New Hanukkah forever stamp dedicated

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NEW YORK CITY – Temple Emanu-El was host to a dedication ceremony on Oct. 20 for the U.S. Postal Service’s vibrant new Hanukkah stamp.

Lori Dym, U.S. Postal Service managing counsel for procurement and property law, opened the dedication ceremony by saying, “On behalf of the 655,000 men and women of the United States Postal Service, I am honored to participate in the unveiling of our new stamp celebrating this joyous Jewish holiday.”

Dym was joined by Susan Krantz, president of Temple Emanu-El; Rabbi Matt Cohen; Jeanette Kuvin Oren, the stamp’s designer and artist; and others.

“Temple Emanu-El is honored that the United States Postal Service approached our congregation to host the first-day-of-issue ceremony for the launch of the 2022 Hanukkah stamp,” Krantz said.

Cohen said, “While our Hanukkah menorahs are not yet kindled, this communal celebration reminds us that despite all odds, throughout time and history, the lights of the Jewish people have miraculously continued to grow brightly and illuminate the world with wholeness, blessing and peace.”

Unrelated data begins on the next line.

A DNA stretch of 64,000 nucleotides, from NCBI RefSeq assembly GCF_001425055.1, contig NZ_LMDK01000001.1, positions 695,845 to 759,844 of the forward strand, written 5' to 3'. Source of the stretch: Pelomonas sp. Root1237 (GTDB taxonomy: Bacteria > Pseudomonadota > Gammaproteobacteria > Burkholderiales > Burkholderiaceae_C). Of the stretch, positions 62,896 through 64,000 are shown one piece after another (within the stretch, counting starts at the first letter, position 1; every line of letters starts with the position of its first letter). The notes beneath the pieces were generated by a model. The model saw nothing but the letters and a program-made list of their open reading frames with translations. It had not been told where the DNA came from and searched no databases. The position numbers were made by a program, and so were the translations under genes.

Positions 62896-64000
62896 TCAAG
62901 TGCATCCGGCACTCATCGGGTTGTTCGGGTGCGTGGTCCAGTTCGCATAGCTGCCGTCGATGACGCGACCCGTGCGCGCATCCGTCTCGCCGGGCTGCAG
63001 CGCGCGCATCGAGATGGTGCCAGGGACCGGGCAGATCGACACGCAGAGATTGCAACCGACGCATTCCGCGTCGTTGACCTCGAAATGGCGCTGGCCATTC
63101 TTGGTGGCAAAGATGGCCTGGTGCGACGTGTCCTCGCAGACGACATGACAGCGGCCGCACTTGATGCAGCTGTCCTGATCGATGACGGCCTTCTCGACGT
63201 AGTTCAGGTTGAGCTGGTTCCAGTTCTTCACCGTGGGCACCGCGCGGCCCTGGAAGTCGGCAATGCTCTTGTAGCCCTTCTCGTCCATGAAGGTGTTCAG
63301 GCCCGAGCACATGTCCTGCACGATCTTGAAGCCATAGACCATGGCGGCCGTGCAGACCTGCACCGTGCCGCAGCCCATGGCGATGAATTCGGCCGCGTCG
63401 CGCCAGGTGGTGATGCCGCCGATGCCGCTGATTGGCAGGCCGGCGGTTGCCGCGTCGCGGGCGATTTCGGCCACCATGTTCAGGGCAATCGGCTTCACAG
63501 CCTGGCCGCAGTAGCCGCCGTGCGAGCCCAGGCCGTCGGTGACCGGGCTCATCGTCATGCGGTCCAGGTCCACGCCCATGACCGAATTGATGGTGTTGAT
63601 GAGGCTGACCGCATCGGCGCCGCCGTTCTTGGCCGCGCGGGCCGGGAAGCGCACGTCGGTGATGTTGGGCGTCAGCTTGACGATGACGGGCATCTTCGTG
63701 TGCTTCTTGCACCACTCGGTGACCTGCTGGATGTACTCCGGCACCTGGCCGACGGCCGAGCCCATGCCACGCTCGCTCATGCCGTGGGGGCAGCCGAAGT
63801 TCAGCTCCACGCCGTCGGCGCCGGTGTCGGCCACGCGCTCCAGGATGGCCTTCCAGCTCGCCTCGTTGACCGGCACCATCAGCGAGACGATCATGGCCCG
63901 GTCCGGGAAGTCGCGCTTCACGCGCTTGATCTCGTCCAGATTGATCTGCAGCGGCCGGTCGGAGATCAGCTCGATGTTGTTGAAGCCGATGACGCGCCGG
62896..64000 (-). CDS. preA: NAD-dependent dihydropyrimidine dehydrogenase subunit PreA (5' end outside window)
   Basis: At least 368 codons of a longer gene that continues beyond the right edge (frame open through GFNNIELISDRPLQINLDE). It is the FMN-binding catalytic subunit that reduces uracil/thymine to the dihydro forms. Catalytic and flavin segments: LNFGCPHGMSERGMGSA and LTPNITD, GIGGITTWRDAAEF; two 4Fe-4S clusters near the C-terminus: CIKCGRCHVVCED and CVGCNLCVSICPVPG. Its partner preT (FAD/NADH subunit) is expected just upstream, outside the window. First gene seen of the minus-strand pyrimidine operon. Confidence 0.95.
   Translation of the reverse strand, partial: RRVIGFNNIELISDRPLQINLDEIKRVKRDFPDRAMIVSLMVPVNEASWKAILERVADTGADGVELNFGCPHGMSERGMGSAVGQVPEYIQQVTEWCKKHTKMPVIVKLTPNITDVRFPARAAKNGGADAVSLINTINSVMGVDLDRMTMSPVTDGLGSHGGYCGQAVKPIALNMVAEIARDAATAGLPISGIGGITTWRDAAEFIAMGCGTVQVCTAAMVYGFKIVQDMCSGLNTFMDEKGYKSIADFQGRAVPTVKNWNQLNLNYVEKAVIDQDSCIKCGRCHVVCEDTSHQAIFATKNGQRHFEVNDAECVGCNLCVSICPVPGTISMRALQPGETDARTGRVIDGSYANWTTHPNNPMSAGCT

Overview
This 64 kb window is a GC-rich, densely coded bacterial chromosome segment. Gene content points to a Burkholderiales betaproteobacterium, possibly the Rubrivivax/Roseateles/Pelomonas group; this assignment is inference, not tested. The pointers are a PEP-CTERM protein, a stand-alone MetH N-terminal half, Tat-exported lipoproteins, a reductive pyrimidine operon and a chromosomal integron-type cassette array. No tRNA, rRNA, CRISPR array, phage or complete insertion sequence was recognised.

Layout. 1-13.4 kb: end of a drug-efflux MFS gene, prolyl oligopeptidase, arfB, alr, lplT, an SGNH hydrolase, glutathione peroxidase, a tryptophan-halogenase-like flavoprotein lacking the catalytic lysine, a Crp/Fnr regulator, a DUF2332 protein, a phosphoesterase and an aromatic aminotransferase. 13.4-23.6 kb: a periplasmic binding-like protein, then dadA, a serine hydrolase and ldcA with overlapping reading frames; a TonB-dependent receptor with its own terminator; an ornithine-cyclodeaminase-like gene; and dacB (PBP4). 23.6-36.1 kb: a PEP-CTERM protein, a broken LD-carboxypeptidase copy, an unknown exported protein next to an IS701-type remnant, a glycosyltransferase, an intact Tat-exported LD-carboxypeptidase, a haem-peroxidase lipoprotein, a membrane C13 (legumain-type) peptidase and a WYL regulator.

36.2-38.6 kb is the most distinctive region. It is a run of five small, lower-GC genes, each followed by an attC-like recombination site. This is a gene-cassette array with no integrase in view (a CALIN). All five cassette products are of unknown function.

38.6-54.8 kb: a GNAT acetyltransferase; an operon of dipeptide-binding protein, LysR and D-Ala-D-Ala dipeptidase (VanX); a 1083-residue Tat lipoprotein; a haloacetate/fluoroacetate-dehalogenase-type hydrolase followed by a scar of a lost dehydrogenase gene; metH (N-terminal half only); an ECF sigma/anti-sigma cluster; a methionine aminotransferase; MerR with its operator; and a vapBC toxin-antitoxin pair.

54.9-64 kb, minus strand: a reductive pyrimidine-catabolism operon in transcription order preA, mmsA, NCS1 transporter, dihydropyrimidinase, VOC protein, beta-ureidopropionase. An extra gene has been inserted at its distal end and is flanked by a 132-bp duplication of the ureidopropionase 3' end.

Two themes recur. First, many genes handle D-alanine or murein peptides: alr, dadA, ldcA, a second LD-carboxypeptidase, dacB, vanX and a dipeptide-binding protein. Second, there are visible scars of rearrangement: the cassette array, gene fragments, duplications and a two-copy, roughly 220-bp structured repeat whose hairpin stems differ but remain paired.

The stamp art features a design from an original wall-hanging. The fiber art was hand-dyed, appliquéd and quilted to form an abstract image of a hanukkiah.

The blue and purple colors represent the sky, while the greens and browns represent the earth. The bright yellows and oranges represent the Festival of Lights, as Hanukkah is also known. Along the bottom of the stamp, the words Hanukkah, Forever and USA appear in white capital letters.

News of the stamp is being shared on social media with the hashtag #HanukkahStamp. Followers of the Postal Service’s Facebook page can view the stamp’s story at facebook.com/usps.

Customers may purchase stamps and other philatelic products at usps.com/shopstamps, by calling 844-737-7826, or at post offices nationwide.  However, not all post offices stock all stamps so your local post office may not carry the Hanukkah stamp.

Hanukkah begins on the 25th of Kislev in the Hebrew calendar, a date that falls in late November or December on the Gregorian Calendar. This year, Hanukkah begins at sundown on Dec. 18.